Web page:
Empirical Approaches to the Performance Analysis of New Music

Gabriel Jones

Music Performance Research ISSN 1755-9219
Vol. 12, 22-46
Royal Conservatoire of Scotland, April 2024
New Music inherently challenges norms of performance practice, expression, interpretation, perception, and audience reception. Given the centrality of these themes to musical performance studies and the significant recording and performance traditions of many works of New Music, it is surprising that so little attention has thus far been dedicated to this repertoire. In response to this lacuna and Clarke and Doffman’s (2014) prospective paradigm for a performance studies of New Music, this article offers a close reading of the relatively limited empirical performance literature, highlighting the novel and varied epistemological affordances of the works in question, with consideration for repertoire chosen; selection of recordings; methodological approaches; themes addressed; the relevance of score analysis; the role of the performer; and the import of the research for audiences. I then contribute my own practice-based research on Stockhausen’s Klavierstück X (1961), illustrating the creative potential of self-reflexive performance analysis for performers of complex music. I thus offer a state of play for empirical research, while showcasing further aims and objectives, allied to the peculiar exigencies, performance ecologies, and aesthetic qualities of New Music.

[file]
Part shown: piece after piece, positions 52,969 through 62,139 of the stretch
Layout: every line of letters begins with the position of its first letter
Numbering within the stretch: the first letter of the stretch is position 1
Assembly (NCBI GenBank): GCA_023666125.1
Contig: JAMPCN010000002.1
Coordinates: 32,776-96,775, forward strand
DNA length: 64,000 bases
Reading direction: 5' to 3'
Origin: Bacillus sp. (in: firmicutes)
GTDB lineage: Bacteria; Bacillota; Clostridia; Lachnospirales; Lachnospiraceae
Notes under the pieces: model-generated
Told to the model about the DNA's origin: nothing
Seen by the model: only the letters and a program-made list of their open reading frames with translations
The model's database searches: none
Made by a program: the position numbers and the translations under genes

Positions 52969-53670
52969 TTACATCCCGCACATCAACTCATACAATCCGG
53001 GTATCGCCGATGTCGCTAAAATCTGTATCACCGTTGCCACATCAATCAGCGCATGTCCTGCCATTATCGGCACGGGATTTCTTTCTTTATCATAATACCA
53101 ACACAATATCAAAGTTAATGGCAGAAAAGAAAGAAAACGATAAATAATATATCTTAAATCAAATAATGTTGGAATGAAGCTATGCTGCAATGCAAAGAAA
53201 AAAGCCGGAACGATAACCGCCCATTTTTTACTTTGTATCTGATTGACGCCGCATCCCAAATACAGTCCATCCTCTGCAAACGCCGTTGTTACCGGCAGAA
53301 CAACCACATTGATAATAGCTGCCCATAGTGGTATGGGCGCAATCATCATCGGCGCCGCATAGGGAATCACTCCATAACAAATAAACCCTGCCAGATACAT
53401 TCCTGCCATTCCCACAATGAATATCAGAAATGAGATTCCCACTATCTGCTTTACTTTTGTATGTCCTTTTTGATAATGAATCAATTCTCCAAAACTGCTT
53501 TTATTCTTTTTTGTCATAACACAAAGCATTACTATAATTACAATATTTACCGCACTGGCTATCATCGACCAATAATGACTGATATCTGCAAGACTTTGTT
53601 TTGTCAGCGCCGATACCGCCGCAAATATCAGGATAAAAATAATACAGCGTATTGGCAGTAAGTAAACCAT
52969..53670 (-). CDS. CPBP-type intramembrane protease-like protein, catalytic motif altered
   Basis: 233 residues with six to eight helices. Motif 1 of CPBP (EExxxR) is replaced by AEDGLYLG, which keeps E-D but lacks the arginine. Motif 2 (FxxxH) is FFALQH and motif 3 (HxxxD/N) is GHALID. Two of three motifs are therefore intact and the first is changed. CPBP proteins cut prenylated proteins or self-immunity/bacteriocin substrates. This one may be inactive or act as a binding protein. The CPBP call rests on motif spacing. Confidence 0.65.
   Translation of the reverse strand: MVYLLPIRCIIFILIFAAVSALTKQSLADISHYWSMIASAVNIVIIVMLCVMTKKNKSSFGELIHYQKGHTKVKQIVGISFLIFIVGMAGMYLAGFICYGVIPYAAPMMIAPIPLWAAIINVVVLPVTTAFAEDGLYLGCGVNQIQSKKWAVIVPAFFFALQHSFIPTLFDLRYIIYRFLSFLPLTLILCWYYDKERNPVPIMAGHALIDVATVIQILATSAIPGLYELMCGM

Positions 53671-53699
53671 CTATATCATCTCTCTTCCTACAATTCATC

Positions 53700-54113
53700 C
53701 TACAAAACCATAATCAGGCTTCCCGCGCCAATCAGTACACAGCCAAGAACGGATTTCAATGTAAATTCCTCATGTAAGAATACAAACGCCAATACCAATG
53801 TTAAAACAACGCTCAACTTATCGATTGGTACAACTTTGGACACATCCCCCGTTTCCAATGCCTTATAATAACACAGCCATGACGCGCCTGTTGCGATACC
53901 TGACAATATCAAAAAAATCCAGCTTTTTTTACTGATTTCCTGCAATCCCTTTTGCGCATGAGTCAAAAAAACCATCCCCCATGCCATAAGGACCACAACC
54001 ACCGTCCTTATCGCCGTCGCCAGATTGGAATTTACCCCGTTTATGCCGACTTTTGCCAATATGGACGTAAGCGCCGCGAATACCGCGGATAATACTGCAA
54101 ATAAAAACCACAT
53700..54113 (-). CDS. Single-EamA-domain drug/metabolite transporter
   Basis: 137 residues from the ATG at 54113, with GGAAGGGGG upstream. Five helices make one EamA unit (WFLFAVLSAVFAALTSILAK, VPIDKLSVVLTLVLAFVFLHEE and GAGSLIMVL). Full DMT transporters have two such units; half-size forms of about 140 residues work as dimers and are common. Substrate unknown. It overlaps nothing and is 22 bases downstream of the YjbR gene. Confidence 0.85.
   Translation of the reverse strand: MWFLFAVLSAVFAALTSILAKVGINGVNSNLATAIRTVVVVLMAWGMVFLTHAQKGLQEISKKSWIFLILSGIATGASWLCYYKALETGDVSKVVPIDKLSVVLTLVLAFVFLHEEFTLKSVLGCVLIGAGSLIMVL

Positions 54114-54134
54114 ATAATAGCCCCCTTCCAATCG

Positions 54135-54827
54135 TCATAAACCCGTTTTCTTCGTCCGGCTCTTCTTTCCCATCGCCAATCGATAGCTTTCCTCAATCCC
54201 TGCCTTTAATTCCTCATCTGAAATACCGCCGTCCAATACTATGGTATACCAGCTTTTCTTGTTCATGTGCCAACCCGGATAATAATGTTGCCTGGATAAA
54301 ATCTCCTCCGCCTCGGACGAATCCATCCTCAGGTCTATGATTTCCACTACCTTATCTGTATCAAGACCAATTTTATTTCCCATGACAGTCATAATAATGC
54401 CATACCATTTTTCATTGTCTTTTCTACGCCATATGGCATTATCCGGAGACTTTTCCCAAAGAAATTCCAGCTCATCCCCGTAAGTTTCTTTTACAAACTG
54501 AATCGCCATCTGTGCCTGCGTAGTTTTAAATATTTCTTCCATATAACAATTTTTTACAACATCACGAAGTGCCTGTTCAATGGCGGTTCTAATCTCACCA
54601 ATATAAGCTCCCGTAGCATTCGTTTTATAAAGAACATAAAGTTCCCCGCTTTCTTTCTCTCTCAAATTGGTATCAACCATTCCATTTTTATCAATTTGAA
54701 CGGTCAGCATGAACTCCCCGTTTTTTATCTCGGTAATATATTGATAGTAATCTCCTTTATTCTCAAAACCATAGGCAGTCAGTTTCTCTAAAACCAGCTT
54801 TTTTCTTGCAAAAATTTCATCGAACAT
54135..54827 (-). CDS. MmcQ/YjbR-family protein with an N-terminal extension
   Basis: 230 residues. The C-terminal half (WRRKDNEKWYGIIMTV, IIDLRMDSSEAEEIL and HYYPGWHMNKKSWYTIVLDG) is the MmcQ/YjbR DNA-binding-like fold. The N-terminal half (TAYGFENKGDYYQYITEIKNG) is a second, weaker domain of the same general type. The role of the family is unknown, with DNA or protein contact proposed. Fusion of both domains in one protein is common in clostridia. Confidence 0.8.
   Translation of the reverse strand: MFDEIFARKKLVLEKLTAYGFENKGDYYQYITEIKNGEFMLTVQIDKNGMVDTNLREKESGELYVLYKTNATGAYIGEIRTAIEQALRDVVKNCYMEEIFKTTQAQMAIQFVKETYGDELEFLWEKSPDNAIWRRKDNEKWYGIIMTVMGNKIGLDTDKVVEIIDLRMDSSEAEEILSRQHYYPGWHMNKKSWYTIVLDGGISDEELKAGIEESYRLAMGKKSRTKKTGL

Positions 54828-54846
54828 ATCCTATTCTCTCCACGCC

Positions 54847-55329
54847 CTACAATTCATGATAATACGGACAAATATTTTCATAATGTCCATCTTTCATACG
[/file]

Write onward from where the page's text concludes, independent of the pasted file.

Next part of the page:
New Music; Performance Studies; Empirical Musicology; Practice Research; Stockhausen
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